I was born at home in a house that my mom and dad shared with a Serbian couple. The Serbian woman helped deliver me, so I often qualify my birth by saying that I had a Serbian and a Croatian mom. This was in Creighton Mine, near Sudbury in northern Ontario, a region which at one time was considered the nickel capital of the world. There were many ethnic groups in our community — Italians, Ukrainians, Polish, Finnish and Croatians.
My dad came from a village called, Gorinci, Toplice, Lesce na Dobri, near Karlovac. He was born in ’04 and came to Canada in 1928, so he would have been twenty-four. I think he was able to save enough money to pay his own passage to Canada. That used to be mindboggling to me, that somebody would get on a boat and come to a country where they didn’t know a soul!
He came over before the Depression, so he had a pretty difficult time getting settled. It took him seven years before he could acquire enough money to send for my mom. Jobs were hard to come by and he worked in the lumber mills for a while. The men moved along from one place to the next until they could find a job. In 1933 he ended up in Creighton Mine, living as a boarder with another family from the Old Country.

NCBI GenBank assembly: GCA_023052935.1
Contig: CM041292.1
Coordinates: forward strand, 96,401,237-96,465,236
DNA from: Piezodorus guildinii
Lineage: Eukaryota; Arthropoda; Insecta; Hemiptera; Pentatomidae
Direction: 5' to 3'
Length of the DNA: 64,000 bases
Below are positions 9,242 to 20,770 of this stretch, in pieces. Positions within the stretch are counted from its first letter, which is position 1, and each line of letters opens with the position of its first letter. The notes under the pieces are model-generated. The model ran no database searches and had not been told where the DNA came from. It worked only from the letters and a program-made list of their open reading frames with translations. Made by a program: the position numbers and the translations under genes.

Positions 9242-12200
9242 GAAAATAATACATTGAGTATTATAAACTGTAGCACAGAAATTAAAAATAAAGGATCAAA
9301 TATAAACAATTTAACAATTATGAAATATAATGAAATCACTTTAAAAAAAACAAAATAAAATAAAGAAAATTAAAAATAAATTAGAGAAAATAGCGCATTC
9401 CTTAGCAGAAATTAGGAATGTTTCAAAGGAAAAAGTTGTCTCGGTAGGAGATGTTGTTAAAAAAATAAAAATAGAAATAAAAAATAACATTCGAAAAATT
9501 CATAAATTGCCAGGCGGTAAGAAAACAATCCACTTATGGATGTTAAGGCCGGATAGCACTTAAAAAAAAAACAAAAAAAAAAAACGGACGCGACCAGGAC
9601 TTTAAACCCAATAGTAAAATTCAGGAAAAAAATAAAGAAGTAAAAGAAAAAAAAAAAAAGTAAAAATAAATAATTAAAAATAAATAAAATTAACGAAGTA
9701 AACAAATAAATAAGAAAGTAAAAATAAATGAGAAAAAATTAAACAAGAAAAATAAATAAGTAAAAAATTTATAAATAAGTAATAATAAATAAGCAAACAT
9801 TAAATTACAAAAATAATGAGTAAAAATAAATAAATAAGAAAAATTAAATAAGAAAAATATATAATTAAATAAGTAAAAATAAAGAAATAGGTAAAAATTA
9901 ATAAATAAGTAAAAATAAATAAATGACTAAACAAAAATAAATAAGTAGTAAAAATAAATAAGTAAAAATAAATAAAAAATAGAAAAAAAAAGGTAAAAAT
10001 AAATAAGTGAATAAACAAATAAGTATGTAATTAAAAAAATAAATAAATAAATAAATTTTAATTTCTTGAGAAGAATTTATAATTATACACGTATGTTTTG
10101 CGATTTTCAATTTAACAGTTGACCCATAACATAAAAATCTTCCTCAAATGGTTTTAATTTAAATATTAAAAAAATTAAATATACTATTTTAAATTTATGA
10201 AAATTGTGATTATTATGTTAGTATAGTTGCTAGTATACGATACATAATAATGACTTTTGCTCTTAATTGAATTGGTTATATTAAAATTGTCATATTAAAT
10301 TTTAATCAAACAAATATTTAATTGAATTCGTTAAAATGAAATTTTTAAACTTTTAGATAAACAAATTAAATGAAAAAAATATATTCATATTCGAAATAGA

My mom came from a little village called Soline — a few miles from my dad’s village. They probably knew one another from church. My mom was nineteen when they were married and my dad was three years older.
When my mother came to Canada they lived in this house with the family my dad was boarding with, this Serbian family I mentioned. I was still an infant when my dad was able to get a company house and we moved to our own home.
I went to high school in Copper Cliff and then went on to school in Toronto to become a medical record professional. I came back to Sudbury to work for a few years until my mid twenties.
I came out to San Francisco with two friends. Choosing San Francisco was not by any design, we just went “eenie meenie miney moe” and picked San Francisco. Weren’t we lucky!?! We planned to go to California for a year or two and then go back home. We were all pretty close to our families.
I went back to Canada and lived in Montreal for a couple of years. Then a friend I had gone to California with the first time around needed a roommate and asked me to come back to San Francisco. I applied for a job at the Old Mary’s Help Hospital here, now Seton Medical Center, and would you believe they hired me sight unseen! I came back and lived in the City for about ten years before I moved to San Mateo.
LISTEN. Every time I would go back home to visit, Mom would ask me, “Have you run into any Croatians?” It took me quite a while to find the Croatian community here. I remember going to the California Hall on Turk Street once or twice in those early years in the 60s. Then eventually I heard of Napredak in San Jose and Caroline Bahr, and Veseli Seljaci I went to concerts there, and once I got to take my mom with me. But they were isolated events like that.